Ever since the school year began, we've conspired to take advantage of this new gift of language that our son is accumulating. We joked that we would most certainly have to take a trip to the western shores of Europe and use our faithful son as interpreter. We thought that we could probably head over sometime in his early teens, maybe when he graduates from middle school. Well, we better watch out because it isn't a joke anymore and we may be headed across that great big ocean in just a few years from now.

Labels: , ,

Monday, June 07, 2010

28 Months (part two)

That is an image of Monica Furlong, not Quinn, but I wanted to remember this woman for the impact that she recently had in my life. I just finished reading a book that she wrote called, "Wise Child". It immediately connected with my soul and it's a book that I am holding aside for Quinn. It'll be perfect for those tween years when life feels so unsure and trying to understand your place in this world seems like a monumental chore. I have complete faith in my children and their abilities but I am constantly on the lookout for beautiful messages that might reach their lovely ears.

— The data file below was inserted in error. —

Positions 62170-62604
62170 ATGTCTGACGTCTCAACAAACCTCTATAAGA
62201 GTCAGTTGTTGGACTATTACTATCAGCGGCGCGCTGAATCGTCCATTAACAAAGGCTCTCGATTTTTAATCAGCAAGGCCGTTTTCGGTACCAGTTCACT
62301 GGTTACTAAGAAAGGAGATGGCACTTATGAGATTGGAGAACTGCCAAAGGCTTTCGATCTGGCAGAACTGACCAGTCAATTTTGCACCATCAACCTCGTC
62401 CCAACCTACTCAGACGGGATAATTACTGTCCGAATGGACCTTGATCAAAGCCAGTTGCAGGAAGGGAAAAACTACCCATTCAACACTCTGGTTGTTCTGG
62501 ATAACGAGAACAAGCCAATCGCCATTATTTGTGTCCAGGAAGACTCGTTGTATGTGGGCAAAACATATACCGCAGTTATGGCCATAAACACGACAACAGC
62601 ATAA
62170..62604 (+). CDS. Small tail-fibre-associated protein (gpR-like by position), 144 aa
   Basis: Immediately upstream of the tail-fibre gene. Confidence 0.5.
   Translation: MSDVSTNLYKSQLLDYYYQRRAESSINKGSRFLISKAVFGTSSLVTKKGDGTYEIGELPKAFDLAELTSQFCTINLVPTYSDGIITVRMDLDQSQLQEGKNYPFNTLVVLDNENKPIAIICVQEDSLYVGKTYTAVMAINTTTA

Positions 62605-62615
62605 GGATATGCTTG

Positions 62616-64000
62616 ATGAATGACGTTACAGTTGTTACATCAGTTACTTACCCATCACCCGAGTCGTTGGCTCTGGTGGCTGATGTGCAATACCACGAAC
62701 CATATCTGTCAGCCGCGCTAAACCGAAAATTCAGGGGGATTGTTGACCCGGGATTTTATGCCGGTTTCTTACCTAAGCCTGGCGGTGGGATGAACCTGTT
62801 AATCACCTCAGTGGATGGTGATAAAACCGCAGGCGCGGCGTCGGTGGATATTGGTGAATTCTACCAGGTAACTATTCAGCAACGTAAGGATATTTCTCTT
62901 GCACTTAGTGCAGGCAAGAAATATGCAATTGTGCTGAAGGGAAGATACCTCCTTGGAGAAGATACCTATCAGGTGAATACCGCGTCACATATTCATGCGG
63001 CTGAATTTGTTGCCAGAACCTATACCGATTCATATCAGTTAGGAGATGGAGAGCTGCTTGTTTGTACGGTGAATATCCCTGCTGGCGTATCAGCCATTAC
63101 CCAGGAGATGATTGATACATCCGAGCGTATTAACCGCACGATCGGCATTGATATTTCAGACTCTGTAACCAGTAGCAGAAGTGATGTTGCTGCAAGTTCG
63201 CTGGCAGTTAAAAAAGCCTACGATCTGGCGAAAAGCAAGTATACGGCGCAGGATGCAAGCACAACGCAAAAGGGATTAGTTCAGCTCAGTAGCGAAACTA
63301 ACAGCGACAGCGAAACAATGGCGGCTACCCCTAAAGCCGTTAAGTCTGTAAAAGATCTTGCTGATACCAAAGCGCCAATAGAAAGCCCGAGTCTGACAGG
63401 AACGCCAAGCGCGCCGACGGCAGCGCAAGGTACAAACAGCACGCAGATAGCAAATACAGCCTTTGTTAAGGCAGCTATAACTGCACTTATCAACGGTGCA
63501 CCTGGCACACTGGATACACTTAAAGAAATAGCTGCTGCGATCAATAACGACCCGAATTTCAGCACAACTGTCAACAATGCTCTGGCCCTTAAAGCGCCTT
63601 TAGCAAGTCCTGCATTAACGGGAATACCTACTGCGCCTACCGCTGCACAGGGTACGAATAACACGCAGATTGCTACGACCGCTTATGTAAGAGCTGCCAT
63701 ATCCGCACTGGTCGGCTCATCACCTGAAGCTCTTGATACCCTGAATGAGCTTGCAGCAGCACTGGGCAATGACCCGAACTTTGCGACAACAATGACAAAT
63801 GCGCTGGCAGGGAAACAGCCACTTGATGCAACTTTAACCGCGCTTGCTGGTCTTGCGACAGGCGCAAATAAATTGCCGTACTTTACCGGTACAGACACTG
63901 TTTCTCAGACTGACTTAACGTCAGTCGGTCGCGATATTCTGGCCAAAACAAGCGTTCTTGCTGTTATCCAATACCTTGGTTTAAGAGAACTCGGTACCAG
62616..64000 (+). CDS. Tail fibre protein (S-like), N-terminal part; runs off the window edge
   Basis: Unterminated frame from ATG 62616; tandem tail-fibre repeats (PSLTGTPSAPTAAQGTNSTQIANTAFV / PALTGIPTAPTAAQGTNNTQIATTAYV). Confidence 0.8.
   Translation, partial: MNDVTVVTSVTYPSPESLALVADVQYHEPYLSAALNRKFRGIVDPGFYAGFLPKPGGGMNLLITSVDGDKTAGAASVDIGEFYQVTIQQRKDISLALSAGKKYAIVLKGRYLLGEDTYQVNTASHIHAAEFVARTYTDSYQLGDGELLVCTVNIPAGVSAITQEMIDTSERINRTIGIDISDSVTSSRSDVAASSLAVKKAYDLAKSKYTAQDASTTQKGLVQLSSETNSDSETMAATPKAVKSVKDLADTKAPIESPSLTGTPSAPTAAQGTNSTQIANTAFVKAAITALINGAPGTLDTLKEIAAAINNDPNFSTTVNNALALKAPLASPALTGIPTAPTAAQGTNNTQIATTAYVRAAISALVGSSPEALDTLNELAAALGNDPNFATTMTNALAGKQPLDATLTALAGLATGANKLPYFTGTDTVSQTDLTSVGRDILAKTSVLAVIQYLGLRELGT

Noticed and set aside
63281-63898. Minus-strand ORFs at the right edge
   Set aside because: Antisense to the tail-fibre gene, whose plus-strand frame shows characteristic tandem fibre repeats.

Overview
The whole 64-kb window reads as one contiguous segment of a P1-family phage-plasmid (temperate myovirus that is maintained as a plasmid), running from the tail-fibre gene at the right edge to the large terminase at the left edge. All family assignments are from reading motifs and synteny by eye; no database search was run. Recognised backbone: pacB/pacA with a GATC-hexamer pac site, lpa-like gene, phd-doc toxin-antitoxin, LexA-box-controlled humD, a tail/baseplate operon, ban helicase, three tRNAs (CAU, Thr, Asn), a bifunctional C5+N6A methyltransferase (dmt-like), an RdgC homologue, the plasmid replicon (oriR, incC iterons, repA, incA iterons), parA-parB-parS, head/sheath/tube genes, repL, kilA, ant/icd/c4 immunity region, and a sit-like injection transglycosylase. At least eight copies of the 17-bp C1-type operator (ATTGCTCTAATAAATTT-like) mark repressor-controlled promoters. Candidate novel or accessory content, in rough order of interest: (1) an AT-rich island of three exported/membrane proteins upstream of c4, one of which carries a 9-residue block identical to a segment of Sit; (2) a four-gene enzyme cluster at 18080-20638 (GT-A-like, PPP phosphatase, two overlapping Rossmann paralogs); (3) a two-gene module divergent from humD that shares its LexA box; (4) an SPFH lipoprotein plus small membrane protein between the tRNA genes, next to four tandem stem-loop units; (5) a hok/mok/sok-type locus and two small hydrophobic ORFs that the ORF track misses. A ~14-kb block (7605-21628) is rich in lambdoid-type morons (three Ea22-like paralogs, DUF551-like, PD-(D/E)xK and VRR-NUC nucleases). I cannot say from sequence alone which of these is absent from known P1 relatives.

The story of "Wise Child" focuses on the growth of a young girl at a transitional period of her life. Raised during the dark ages in Britain, Wise Child suddenly finds herself orphaned when her grandmother dies and both her mother and father are off exploring the world beyond their little province. The only person who has the means to take her in is Juniper, a strange woman who has many mystical qualities about her. At first Wise Child is frightened because all of the children think that Juniper is a witch and that life with her will be terrible, but she soon discovers that there is no one in town who is more welcoming and generous. Wise Child's life until that point had been deeply steeped in a devout interpretation of Christianity, administered by the local priest, a hateful man named Fillan. In that world there was no need for a girl to be educated beyond homemaking designs and only those with Jesus in their heart should be acceptable companions. Juniper's world is an entirely new perspective for Wise Child. She begins to learn about nature and her intimate connection to it. She discovers the lore of herbal culture and the benefit of working diligently to bolster the environment around her, which in turn helps them live more comfortably than most of the others in town. She also is educated on all of the arts of human understanding, just so that she may become a more fully realized individual.